Textile Recycling: It Just Makes Sense

We all know the benefits of donating “gently used” articles to Goodwill or other thrift-type stores. Almost all communities have a way to make donating easy and convenient.

There’s a new type of recycling that I’m excited about: textile recycling, which is the processes by which old clothing and other textiles are recovered for reuse in different forms than originally intended. For instance, old jeans can be recycled into insulation.

The importance of recycling textiles is increasingly being recognized. Once in landfills, natural fibers can take hundreds of years to decompose. During the decomposing process, they may release methane and CO2 gas into the atmosphere, plus may release toxic substances into groundwater and surrounding soil. Additionally, synthetic materials may never decompose.

Which textiles are accepted for recycling? Torn, badly worn or even stained items such as:
back packs
table cloths
area rugs
stuffed animals

How textile recycling works:
● When you donate clothing or any fabric item to a center for recycling, it is sorted into immediately usable items or recyclable items. You don’t have to worry about which is which–the sorters will determine the items’ destination.
● Wearable or usable material is sorted and made available for immediate use.
● Unwearable material is sorted by type of material and color. Color sorting results in fabric that does not need to be re-died, saving energy and pollutants.
● Textiles are then pulled into fibers or shredded, sometimes converting the fabric into yarn.
● Polyester-based textiles are shredded, then granulated and processed into chips. These are subsequently melted and used to create new fibers.

Giving second life to textiles results in many useful products, such as:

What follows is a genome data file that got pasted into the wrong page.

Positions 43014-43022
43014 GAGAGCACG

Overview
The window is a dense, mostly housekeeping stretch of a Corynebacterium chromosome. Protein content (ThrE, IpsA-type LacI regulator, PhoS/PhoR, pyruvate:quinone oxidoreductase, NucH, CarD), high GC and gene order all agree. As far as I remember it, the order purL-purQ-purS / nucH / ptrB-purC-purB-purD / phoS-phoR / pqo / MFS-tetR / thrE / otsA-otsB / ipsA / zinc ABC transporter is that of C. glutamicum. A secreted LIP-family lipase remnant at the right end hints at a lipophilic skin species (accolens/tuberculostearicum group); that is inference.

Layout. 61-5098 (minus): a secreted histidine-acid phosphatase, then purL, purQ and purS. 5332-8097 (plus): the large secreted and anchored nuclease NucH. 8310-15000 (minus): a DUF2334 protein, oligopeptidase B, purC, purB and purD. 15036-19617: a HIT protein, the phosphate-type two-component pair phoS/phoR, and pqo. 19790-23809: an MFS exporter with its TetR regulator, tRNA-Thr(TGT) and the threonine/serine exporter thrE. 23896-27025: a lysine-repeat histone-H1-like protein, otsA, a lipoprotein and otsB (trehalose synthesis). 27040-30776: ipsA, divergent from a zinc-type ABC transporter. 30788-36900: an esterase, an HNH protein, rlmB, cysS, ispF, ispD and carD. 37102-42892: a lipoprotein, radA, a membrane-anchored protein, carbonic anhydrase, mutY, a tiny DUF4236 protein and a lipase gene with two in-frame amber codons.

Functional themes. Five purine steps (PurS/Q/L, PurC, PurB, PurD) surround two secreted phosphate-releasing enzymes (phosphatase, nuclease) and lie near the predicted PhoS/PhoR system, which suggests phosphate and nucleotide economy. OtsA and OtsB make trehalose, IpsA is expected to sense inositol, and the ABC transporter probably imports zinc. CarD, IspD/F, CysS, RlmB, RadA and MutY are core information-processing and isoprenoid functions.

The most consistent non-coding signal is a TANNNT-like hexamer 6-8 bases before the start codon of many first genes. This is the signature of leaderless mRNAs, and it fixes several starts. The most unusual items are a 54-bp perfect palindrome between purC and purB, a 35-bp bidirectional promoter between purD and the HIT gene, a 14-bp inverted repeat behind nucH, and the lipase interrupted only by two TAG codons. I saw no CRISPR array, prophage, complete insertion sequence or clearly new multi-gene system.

wiping rags
athletic equipment
pet bedding
area rugs
Insulation for home, automobile, appliance
We all know it makes sense to recycle. Now we can recycle old clothes or fabrics that may be beyond reusing in their original form. Any item is acceptable for reuse or recycling as long as it is not wet, mildewed, or soiled with hazardous material.

To find the closest textile recycling center near you, visit http://www.weardonaterecycle.org/locator/index.php If a Goodwill Industries center is near you, they are usually a good destination for textile recycling.

What’s in your closet?

8 thoughts on “Textile Recycling: It Just Makes Sense

    • I was so excited to learn about this, too, Hema. So many times I have had articles that I felt were too worn for the thrift store. This is the perfect solution.

  1. What a fabulous idea. Thanks for this, Mary. We often donate to Goodwill. I love reusing clothing to make new items to wear also. We did this with our afterschool kids when I coordinated the program.

  2. I didn’t know something like this exists and was so pleased to learn about this new form of recycling. Since more and more people are now sensitive to the importance of recycling (versus dumping everything into landfill), this is important information. Thanks Mary!

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